Friday Five: 3

I Used To Be A Human Being

From Andrew Sullivan. He discusses how technological overload affected him, and how it affects all of us.

Stop Blaming Only Boys for “Pornland”

By Matthew Cochran. How is the mass porn addiction broken? Cochran offers one part of the solution, which solution is not new.

Why I Was Wrong About Christianity

By Tom Holland. Many in the West have forgotten from whence their moral sensibility came. Mr. Holland realizes it didn’t come from where he always thought.

Taking a Stand on the Farm

From Gracy Olmstead. One word: agrarians.

What America Lost as Women Entered the Workforce

By Emma Green. Heaven help the one who suggests that pushing women (and men, but that’s for another time) out of the home was perhaps not the greatest idea.

I Asked The Lord That I Might Grow

I was recently reminded of this beautiful hymn. During those times when God lays us low and employs those inward trials, remember that He is setting us free to find our all in Him,  so that we are perfect and complete. When we who are called by Him mean to do evil, God means it for good, and He will accomplish His will.

I asked the Lord that I might grow
In faith, and love, and every grace;
Might more of his salvation know,
And seek more earnestly his face.

‘Twas he who taught me thus to pray;
And he, I trust, has answered prayer:
But it has been in such a way
As almost drove me to despair.

I hoped that in some favored hour,
At once he’d grant me my request;
And, by his love’s constraining power,
Subdue my sins, and give me rest.

Instead of this, he made me feel
The hidden evils of my heart,
And let the angry powers of hell
Assault my soul in every part.

Yea more, with his own hand he seemed
Intent to aggravate my woe;
Crossed all the fair designs I schemed,
Humbled my heart and laid me low.

“Lord, why is this?” I trembling cried;
“Wilt thou pursue thy worm to death?”
“‘Tis in this way,” the Lord replied,
“I answer prayer for grace and faith.”

“These inward trials I employ
From self and pride to set thee free,
To break thy schemes of worldly joy,
That thou mayst seek thy all in me.”

Friday Five: 2

One of my goals in life is to see traditional patterns of living restored in some measure. I don’t have utopian dreams of a society-wide rediscovery of past wisdom; I’m pessimistic on that front. I do think, though, that it’s possible for some of us in small communities to resurrect aspects of our common Western heritage. To that end, this week Friday Five has something of a theme. One way in which we can learn from our ancestors is to consider how they crafted the built environment and the government they instituted to protect it. None of this is heavy reading, but I hope it is helpful in fleshing out what I’m after.

Home Rule

By Phillip Campbell at the Distributist Review. How have cities traditionally related to higher governments? Are there ways to devolve power back to local communities?

A Glorified Sidewalk, and the Path to Transform Atlanta

Written by Richard Fausset in the New York Times. If I had to call a (sort of) major city “home,” Atlanta would be the one. I go to university here, and it’s the closest one to my actual home. That being the case, I have a particular interest in seeing how the BeltLine project proceeds. It has the potential to be a great success, or a dismal failure. My hope is that the project leaders are able to resist the temptation to rely too much on government aid.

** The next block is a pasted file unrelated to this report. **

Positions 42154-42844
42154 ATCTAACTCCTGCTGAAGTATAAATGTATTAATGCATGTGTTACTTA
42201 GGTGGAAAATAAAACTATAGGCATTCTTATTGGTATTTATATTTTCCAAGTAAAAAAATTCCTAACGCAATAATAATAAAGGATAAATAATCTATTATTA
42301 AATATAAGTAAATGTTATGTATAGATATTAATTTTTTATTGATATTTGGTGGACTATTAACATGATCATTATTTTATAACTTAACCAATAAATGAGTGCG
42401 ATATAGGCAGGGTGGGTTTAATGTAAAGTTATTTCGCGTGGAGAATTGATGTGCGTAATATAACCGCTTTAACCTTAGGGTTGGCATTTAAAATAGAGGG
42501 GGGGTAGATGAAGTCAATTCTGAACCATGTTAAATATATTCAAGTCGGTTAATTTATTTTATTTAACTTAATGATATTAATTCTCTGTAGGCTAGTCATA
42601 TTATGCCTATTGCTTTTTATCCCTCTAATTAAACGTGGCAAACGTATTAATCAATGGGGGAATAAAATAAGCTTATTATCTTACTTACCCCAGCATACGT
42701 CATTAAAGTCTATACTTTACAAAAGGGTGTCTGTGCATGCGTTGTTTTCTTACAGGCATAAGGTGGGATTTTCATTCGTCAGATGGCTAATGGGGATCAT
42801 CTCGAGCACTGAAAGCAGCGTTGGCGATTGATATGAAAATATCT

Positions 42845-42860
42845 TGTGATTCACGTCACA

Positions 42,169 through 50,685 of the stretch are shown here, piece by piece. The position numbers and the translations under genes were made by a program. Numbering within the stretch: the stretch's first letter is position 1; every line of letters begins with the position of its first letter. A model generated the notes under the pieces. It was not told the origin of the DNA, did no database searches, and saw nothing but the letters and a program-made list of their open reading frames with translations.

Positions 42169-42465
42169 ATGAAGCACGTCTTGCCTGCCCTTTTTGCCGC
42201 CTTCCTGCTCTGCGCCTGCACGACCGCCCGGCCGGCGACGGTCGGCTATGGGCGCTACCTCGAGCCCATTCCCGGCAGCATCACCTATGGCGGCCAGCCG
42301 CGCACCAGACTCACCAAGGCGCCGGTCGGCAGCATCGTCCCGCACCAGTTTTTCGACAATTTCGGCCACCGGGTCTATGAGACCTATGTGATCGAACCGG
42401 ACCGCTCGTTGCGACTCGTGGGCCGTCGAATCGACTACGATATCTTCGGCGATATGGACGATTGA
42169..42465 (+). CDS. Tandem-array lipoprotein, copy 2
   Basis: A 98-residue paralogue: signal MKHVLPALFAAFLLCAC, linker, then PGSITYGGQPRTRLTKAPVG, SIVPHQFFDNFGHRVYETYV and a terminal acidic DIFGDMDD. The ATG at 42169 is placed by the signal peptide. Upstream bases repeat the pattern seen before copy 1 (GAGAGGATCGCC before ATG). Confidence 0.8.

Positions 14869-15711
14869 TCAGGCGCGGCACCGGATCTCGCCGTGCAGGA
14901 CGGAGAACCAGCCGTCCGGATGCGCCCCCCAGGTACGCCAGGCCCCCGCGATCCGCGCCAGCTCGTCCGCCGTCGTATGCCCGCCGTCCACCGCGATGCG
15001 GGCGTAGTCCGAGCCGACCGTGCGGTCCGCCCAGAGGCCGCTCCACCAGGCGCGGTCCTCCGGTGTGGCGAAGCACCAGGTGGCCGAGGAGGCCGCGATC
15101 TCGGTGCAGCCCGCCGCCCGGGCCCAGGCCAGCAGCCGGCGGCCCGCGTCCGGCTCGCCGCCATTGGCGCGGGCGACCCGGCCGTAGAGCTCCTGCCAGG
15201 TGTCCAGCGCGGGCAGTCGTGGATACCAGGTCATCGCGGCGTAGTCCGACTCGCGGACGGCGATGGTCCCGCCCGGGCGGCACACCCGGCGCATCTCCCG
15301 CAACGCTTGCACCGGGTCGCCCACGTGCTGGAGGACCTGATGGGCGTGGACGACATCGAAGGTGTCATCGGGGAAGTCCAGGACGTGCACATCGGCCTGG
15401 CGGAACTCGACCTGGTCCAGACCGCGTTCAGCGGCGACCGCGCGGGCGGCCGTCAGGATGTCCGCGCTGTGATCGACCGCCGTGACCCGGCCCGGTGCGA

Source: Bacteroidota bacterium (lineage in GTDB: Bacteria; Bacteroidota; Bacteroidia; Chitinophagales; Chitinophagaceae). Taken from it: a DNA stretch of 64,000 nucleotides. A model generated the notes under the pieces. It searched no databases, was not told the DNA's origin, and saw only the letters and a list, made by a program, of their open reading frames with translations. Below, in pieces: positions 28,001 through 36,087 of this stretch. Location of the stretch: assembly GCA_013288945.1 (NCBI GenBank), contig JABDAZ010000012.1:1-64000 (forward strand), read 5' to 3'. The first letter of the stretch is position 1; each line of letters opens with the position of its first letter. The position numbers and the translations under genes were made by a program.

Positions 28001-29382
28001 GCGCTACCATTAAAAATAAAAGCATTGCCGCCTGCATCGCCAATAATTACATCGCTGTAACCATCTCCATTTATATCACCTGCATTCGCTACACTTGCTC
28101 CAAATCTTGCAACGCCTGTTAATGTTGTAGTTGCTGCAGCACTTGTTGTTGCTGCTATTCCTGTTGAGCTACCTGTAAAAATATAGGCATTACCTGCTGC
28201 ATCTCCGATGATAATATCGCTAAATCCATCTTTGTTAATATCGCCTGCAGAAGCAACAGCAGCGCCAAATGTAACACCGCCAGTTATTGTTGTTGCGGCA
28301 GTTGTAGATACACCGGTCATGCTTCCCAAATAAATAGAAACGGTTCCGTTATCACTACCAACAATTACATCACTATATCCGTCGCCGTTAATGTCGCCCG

The Alpine Heart

From Stephen Heiner of Front Porch Republic. This one got me to wondering what local, communal traditions we have here. Has the ease of mobility erased them all?

Why Sprawl Is Not the Only Choice

By Matthew Robare, writing for The American Conservative. Urban sprawl is something of a cancer in the eyes of traditionalists and localists.

My Take on the Local Food Movement

By Rachel Quednau at Strong Towns. I think of a comment from Lewis in one of his letters:

“Tolkien once remarked to me that the feeling about home must have been quite different in the days when the family had fed on the produce of the same few miles of country for six generations, and that perhaps this was why they saw nymphs in the fountains and dryads in the wood – they were not mistaken for there was in a sense a real (not metaphorical) connection between them and the countryside. What had been earth and air & later corn, and later still bread, really was in them. We of course who live on a standardised international diet (you may have had Canadian flour, English meat, Scotch oatmeal, African oranges, & Australian wine to day) are really artificial beings and have no connection (save in sentiment) with any place on earth. We are synthetic men, uprooted. The strength of the hills is not ours.”

Friday Five: 1

Every Friday I am going to share five links to pieces I’ve read during the week. The sole criterion is that I want to share the piece. (I know, I need to lower my standards.) Please share your thoughts in the comment section.

The Moral Structure of Pedophilia

This one’s by Anthony Esolen. It’s a sobering comparison of pedophilia and divorce. If you read only one of these items, let it be this one.

A Room for the Family

By John Cuddeback. Consider reading the whole series of which this is a part.

An Abomination of Desolation

By Rod Dreher. Scientists continue their effort to blot out humanity.

Regarding Nebraska

From Jake Meador, on home and history.

The Monster We Created: Councils, Brand Names, and Celebrites

A piece by Rev. Kyle Borg. Though it’s been a problem for a long while, the recent debates over Trinitarian orthodoxy and ESS/ERAS have brought to the fore the issues with an over-reaching parachurch.